Categories: Ohio News

Death row executions remain near historic lows in 2018

Channel 10 news - Fri, 12/14/2018 - 05:49

WASHINGTON — Three states resumed executions of death row inmates in 2018 after long breaks, but nationwide, executions remained near historic lows this year, according to an annual report on the death penalty released Friday.

The report by the District of Columbia-based Death Penalty Information Center says 25 executions were carried out in 2018, the fourth consecutive year in which there have been fewer than 30 executions nationwide.

Since the death penalty was re-instated in the United States in 1976, the number of executions peaked in 1999 with 98. They were at their lowest in 2016 with 20, according to center statistics. Americans' support for the death penalty similarly peaked in the 1990s and has declined since, according to public opinion polls by Gallup. A 2018 Gallup poll showed 56 percent of Americans supported the death penalty for a person convicted or murder.

Executions in 2018 were clustered in eight states: Alabama, Florida, Georgia, Nebraska, Ohio, South Dakota, Tennessee and Texas. About half of all the executions in 2018 took place in Texas, which carried out 13 death sentences. Tennessee was second with three. Alabama, Florida and Georgia each had two while Nebraska, Ohio and South Dakota each carried out one.

Florida's execution Thursday of Jose Antonio Jimenez for fatally beating and stabbing a woman during a burglary was the most recent. According to a list maintained by the Death Penalty Information Center, there are no other executions scheduled this year.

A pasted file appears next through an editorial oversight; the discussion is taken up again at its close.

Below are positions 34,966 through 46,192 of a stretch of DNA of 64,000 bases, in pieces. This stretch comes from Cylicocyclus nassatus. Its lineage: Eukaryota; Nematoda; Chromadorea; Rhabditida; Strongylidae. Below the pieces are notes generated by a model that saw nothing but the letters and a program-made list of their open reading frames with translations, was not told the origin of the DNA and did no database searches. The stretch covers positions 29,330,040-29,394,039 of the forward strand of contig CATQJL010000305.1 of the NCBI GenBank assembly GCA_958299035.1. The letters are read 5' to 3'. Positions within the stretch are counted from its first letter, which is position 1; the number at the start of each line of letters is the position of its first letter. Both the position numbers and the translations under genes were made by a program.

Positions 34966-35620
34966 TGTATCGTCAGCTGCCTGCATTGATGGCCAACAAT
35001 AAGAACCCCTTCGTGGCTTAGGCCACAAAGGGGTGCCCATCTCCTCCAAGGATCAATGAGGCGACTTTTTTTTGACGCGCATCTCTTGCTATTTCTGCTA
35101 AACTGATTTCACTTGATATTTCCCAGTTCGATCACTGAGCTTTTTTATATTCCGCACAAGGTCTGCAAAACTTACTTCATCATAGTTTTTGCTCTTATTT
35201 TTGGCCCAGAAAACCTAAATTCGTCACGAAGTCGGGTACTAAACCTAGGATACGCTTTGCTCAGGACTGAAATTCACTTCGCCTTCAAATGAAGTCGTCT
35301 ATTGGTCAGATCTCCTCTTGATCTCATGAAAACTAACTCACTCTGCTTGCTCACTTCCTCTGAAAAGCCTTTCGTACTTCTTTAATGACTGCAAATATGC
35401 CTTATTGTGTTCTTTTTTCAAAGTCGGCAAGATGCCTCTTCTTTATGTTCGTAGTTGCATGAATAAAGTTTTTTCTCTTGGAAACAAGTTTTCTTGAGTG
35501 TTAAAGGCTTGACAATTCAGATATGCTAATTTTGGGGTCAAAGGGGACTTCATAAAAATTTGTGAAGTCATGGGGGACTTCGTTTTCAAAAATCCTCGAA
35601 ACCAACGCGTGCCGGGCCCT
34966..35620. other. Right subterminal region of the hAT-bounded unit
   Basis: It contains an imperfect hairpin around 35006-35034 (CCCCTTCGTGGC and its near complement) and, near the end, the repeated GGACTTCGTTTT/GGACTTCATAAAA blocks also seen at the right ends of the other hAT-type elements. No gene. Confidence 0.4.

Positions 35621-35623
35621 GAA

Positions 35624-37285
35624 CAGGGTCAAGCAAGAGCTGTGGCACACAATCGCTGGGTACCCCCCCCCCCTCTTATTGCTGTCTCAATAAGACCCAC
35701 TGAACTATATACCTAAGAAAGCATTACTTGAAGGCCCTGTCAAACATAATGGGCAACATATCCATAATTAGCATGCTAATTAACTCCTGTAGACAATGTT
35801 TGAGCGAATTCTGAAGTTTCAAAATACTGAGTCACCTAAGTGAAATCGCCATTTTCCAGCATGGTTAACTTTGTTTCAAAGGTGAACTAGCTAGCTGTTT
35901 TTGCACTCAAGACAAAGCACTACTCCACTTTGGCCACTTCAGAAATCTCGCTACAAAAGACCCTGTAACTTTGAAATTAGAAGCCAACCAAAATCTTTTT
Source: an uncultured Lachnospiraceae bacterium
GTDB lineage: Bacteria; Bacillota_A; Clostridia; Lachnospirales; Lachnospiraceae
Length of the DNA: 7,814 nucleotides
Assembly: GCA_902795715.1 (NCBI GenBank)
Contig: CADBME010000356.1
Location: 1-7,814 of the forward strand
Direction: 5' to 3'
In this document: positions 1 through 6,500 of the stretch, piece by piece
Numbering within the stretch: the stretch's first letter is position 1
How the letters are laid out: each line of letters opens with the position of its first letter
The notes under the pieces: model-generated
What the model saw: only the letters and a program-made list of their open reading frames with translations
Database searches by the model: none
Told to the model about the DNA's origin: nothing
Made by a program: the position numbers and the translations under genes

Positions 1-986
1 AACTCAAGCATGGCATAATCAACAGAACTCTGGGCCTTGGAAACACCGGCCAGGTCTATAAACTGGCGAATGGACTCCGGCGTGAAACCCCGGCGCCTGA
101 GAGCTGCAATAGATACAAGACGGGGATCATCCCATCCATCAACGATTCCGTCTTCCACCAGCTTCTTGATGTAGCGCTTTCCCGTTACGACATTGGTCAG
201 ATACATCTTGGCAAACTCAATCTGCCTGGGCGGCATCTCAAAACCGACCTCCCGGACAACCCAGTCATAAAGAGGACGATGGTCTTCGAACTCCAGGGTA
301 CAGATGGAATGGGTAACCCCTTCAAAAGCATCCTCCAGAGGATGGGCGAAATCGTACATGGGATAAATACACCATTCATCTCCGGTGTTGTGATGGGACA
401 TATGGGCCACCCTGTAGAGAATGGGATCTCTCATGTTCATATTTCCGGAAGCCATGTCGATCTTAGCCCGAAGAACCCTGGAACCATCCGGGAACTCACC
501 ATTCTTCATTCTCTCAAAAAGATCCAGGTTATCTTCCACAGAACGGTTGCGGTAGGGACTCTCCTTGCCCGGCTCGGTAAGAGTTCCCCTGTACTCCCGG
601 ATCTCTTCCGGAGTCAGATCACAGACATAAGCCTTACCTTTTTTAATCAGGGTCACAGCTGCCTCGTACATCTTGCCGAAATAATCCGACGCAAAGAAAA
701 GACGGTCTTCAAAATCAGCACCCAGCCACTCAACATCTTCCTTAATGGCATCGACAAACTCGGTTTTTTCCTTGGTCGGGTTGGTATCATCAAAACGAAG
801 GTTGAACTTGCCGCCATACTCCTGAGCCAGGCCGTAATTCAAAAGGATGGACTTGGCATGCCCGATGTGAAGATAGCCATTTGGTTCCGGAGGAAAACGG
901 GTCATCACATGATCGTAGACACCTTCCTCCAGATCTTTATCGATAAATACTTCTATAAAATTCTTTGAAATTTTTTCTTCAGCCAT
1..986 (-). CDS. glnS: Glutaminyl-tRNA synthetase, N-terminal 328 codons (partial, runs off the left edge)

Nebraska, Tennessee and South Dakota were the three states that resumed executions this year. Nebraska's execution of Carey Dean Moore was the state's first execution in more than 20 years. It was also the first time any state has used the drug fentanyl in an execution. This year marked the first time in nearly nine years that Tennessee carried out an execution. South Dakota ended a six-year stretch without executions when it executed Rodney Berget, who was convicted of killing a corrections officer during a prison escape attempt.

Tennessee's executions came at the end of a systematic challenge to lethal injection there while executions in Nebraska and South Dakota involved inmates who gave up challenges to their execution, said Death Penalty Information Center executive director Robert Dunham. The center doesn't take a side in the debate over the death penalty, Dunham said, but has criticized the way states carry out the death penalty, singling out problems with bias and secrecy, among others.

All the inmates executed in 2018 were men, and all but two of the executions were carried out by lethal injection, according to a center database.

Two Tennessee inmates, David Miller and Edmund Zagorski, chose to die by electric chair because of concerns about pain associated with the state's lethal injection procedure. Both unsuccessfully argued to courts that Tennessee's lethal injection procedure, which uses the drug midazolam, results in a prolonged and torturous death. Before this year, the last time a state used the electric chair to execute an inmate was 2013.

The report says that 41 new death sentences have been imposed so far this year, the fourth straight year with fewer than 50 new death sentences.

And while three states resumed executions this year, Washington became the 20th state to abolish the death penalty in October, when its Supreme Court said capital punishment in the state was "imposed in an arbitrary and racially biased manner."

The report notes two death row inmates were freed in 2018: California inmate Vicente Benavides and Florida inmate Clemente Aguirre-Jarquin. Benavides, who was on death row for nearly 25 years after being convicted of raping and killing his girlfriend's 21-month-old daughter, was freed after California's highest court ruled that false medical testimony was presented at his trial. Aguirre-Jarquin, who spent 14 years behind bars for the murder of his two neighbors, was freed after evidence showed that the daughter of one of the victims confessed to the murders and her blood was at the scene.